extent by the Party's recognition of other discipline... In 1959 Professor L.L. Vasilev
published his “Mysterious Phenomena of the Human Psyche” followed in 1962 by his
“Experiments in Mental Suggestion”...the possible military implications were apparently
overlooked in the West. [Appendix 2, page 15.]

Groups of scientists at many Soviet research institutes began to investigate and later
harness psychic energy. The aim of this research was to produce deadly new weapons that
could tip the balance of power during the Cold War. The DIA again:

Soviet parapsychology research gained impetus and sophistication, growing from a single
laboratory into a co-ordinated USSR-wide effort; laboratories were also established in
Czechoslovakia. Funds for research (reported at 20 million roubles in 1973) are believed to
be primarily from military sources. This high level of support advanced Soviet research on
human telepathy far beyond that of the West, and the USSR became the leader in
sponsoring and participating in international parapsychology symposiums... [Appendix 2,
page 15] ...by 1968 the Soviets already had: (1) established several research centers
specializing in telepathic experiments on an academic and scientific level; (2) organized
teams of scientists - physiologists, physicists, psychologists, mathematicians,
cyberneticians, neurologists, and electronic engineers _ to investigate telepathy, find out
how it works, and devise means of practical application; and (3) conducted experiments
involving long-range thought transference (Leningrad-Moscow (600km); Moscow-Tomsk
(4000km). [Appendix2, page 18.]

...Professor Vasilev was given state funds to establish at the University appropriately
equipped laboratories for the study of telepathy... Following the example of Leningrad,
other cities, including Moscow, Kiev, Novosibirsk and Kharkov, established similar
laboratories and research centers, at which not only the phenomena described in world

literature were examined, but a study was made of parapsychic features displayed by
Soviet citizens. [Appendix 1, page 23.]

Although the US Navy subsequently denied the reports of telepathic testing on atomic
submarines, the Soviet hierarchy apparently heeded Doctor Vasilev's advice and gave
support, both moral and financial, to his dynamic view that:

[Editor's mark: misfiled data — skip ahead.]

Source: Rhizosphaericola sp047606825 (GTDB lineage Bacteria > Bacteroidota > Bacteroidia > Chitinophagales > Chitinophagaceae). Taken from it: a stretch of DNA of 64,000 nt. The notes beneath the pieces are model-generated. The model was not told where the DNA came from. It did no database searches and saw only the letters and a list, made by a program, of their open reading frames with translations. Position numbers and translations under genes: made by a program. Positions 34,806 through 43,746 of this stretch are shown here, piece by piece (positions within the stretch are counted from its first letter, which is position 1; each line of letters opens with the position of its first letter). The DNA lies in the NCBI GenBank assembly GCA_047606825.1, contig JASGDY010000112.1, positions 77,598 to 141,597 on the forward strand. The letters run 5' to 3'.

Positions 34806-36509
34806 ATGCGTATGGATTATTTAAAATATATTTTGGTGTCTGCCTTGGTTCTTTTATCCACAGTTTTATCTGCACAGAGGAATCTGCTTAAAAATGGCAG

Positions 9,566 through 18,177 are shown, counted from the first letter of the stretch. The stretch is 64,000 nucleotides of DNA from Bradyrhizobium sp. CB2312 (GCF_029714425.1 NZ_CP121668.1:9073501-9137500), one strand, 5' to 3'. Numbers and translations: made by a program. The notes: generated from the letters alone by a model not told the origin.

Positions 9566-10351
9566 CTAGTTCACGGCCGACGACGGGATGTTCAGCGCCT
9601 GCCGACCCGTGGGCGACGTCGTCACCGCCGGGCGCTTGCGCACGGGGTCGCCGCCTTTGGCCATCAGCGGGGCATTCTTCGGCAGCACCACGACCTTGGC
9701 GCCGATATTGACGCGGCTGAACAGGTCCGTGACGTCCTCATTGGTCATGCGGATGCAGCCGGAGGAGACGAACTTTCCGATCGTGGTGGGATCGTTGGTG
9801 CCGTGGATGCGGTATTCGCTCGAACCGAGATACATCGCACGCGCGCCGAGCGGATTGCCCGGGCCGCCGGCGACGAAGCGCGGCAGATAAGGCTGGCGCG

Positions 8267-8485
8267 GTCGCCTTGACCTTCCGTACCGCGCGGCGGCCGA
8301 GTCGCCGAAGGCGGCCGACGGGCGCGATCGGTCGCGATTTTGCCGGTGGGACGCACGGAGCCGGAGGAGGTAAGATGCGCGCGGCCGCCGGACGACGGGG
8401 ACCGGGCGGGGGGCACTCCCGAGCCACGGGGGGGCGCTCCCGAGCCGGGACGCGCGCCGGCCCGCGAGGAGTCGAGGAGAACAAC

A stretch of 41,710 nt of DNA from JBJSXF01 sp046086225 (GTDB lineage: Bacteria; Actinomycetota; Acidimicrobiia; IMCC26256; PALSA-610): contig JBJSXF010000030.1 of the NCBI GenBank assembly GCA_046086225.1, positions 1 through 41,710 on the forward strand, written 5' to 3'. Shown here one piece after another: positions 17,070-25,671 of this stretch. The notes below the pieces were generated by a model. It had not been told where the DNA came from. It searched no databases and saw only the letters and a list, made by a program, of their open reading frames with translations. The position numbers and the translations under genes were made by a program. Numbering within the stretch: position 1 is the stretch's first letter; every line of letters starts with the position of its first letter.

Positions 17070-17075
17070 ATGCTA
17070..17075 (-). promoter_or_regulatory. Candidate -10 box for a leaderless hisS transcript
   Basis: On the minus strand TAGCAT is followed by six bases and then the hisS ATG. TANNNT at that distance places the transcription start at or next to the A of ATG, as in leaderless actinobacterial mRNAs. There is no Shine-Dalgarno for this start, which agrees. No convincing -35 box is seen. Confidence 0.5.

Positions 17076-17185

“The discovery of the energy underlying telepathic communication will be equivalent to the
discovery of atomic energy.”

...In 1963, Doctor Vasilev claimed to have conducted successful long-distance telepathic
experiments between Leningrad and Sevastopol, a distance of 1200 miles, with the aid of
an ultra-short-wave (UHF) radio transmitter. As a result, Doctor Vasilev was convinced
that his experiments, and those he conducted jointly with the Moscow-based Bekhterev
Brain Institute, offered scientific proof of telepathic communications. His next goal was to
identify the nature of brain energy that produces it...

The so-called Father of Soviet Rocketry, K.E. Tsiolkovsky, stated that: “In the coming era
of space flights, telepathic abilities are necessary. While the space rocket must bring men
toward knowledge of the grand secrets in the universe, the study of psychic phenomena can
lead us toward knowledge of the mysteries of the human mind. It is precisely the solution
of this secret which promises the greatest achievements.”

There are reports that the Soviets are training their cosmonauts in telepathy to back up their
electronic equipment while in outer space. One of these back-up schemes is known to
involve coded telepathic messages. This method was previously demonstrated in March
1967, when a coded telepathic message was flashed from Moscow to Leningrad. The
involvement of astronauts or cosmonauts in telepathy experiments is not necessarily
unprecedented. In February 1971, during the Apollo 14 flight to the moon, astronaut Edgar
Mitchell made 150 separate attempts to project his thoughts from inside the space capsule
back to an individual on earth. [Appendix 1, pages 25-26.]